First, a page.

Ciao Antonio :D

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Postby Robert J. Winklareth » Tue Apr 05, 2005 4:39 pm

Hi all,

I strongly protest the characterization of my concept of the battle as the "Reversed Photo Theory." My concept of the battle is that the Bismarck maintained a steady straight-line course of 215 degrees and was always on the port side of the Prinz Eugen throughout the battle. Antonio's reconstruction, on the other hand, has the Bismarck on the starboard side of the Prinz Eugen for much of Phase II of the battle.

My concept of the battle is supported by no less than six different first-hand accounts by eyewitnesses on the scene and published in official reports, such as the Prinz Eugen Logbook (War Diary), or biographical works. My concept of the battle is also supported by battle diagrams prepared by the foremost German naval historians of the time, including Schmalenbach, Elfrath & Herzog, and Koop & Schmolke, and endorsed by the Baron himself.

My concept of the battle has been endorsed by Sir Ludovik Kennedy, Prof. Dr. Jurgen Rohwer, the German Office of Military History Research, Robert Gardiner of Chatham Publishing, and the Editorial Staff of the U.S. Naval Institute Press. My concept of the battle is consistent with five official photographs all showing the Bismarck on the port side of the Prinz Eugen during the battle. One such photograph even shows the Bismarck passing the Prinz Eugen off the port beam of the cruiser.

The six photographs that I claim were printed in reverse are only a very small part of the documentary evidence supporting my case, which would stand on solid ground even without those six photographs. In view of the highly controversial nature of the reversed photographs, the characterization of those photographs as being the essence of my concept of the battle is prejudicial to my case, as Antonio fully well knows.

I am somewhat surprised that Jose would allow himself to be manipulated by Antonio in such a way. To prohibit the posting of any material associated with the battle under new threads is unprecedented. When I tried to maintain the integrity of certain topics, my pleas were totally ignored by Antonio and others. Just look at my posting under "Official Version of Battle?" which resulted in over 100 postings on a wide variety of unrelated issues.

I hope that you don't expect me to participate in an exercise where the cards are stacked against me.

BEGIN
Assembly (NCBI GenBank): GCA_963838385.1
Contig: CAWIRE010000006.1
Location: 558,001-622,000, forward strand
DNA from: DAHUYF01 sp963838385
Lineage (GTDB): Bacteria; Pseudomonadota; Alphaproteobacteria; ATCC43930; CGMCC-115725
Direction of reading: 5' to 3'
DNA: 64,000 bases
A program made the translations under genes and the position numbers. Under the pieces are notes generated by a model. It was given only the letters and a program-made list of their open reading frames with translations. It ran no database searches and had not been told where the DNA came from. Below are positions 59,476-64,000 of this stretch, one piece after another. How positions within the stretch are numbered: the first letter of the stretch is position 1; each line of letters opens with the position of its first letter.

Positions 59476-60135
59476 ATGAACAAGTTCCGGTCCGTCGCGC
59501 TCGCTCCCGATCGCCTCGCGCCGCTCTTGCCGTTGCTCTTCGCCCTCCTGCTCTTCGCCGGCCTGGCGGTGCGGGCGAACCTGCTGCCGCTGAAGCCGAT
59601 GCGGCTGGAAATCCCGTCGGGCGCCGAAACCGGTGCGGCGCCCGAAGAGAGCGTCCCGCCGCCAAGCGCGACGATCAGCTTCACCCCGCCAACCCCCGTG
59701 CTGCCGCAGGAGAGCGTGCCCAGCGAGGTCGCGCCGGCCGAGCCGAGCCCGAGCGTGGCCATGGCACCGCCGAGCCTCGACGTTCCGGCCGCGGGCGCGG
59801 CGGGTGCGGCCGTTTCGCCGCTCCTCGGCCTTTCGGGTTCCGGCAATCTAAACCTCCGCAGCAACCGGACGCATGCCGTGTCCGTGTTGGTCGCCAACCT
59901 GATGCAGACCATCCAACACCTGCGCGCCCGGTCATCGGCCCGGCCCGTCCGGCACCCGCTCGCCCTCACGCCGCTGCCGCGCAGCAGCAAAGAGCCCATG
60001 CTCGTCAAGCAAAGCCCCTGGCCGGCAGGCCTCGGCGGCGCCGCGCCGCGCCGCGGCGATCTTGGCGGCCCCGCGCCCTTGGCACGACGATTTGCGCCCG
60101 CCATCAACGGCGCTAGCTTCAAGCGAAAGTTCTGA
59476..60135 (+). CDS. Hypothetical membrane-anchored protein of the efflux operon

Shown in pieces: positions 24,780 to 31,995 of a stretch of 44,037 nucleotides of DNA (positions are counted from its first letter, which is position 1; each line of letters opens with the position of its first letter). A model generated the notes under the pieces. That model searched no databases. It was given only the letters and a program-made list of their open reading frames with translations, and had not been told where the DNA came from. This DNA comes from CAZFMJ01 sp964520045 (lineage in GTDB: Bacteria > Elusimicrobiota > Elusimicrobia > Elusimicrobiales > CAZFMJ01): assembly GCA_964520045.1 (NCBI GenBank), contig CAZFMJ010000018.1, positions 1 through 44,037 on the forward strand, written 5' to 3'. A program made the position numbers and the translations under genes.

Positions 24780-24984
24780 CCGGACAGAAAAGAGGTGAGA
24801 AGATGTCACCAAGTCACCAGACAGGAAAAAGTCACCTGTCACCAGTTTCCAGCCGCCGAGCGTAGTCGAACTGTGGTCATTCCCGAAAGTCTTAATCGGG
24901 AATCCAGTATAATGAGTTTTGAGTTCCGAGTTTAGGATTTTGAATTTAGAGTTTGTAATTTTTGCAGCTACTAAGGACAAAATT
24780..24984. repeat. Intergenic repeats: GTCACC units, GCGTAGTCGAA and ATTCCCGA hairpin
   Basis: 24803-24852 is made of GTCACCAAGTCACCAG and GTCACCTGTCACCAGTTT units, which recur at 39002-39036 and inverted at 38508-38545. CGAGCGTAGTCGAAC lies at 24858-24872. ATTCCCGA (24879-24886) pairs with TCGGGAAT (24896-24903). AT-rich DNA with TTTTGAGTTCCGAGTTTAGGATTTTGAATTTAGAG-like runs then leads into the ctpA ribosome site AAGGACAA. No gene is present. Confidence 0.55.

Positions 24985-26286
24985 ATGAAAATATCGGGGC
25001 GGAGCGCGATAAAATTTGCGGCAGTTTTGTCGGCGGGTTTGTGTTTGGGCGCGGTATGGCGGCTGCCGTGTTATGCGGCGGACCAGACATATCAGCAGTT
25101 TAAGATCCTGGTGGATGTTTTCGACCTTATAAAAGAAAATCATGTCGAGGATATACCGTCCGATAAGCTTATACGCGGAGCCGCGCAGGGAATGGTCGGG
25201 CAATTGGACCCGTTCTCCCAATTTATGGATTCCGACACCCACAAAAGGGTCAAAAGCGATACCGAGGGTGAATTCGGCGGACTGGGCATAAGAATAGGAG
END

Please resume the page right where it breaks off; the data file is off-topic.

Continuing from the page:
Bob

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Postby José M. Rico » Tue Apr 05, 2005 7:22 pm

Bob, if you are not happy with the "characterization" of your concept of the battle as the "Reversed Photo Theory" then please suggest something else. What about something as simple as "Winklareth battle concept"? Just let me know, it is not a big deal.

What I think it is unprecedented is to monopolize the use a history forum that covers a considerable period of time discussing the events that happened during the short lapse of 15 minutes over and over posting the same threads again and again. I don't see why a single thread could not offer you enough room to discuss this subject. Moreover, I think this thread including for the first time ever a battle map depicting more or less your "Reversed Photo Theory" (sorry for using that characterization again), offers everyone the opportunity to visualize your thoughts. Like Bill Jurens said once: "In this case a picture may well be worth considerably more than a thousand words".

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DS battle

Postby Antonio Bonomi » Wed Apr 06, 2005 12:05 am

Ciao Jose, Bob and all,

I am OK with any change on the post title, it is not so important as Jose' said.

If Bob does not feel satisfied we should change it.

I do not agree with the rest of the statement Bob is listing as nothing supports his theory that he himself always called the reversal theory.

When I first saw it 2 years ago I continued on calling it that way because it was only based on that.

Now I read that everything supports his theory and this is a new discovery for me, but if he wants to beleive on that ,... be it.

I have never read anywere that Bismarck surpassed to port Prinz Eugen neither I have seen anywere the 6 photos printed reversed,.. only in Bob Winklareth book or material.

All the rest of the Books/documents do not mention directly or are very vague about the exact Bismarck positioning on that moment.
But in all of them when it is the moment to show battle maps or photos they mainly show the traditional theory map I have re-constructed and all of them do show the photos printed correctly and with good irrefutable captions saying Bismarck was to starboard.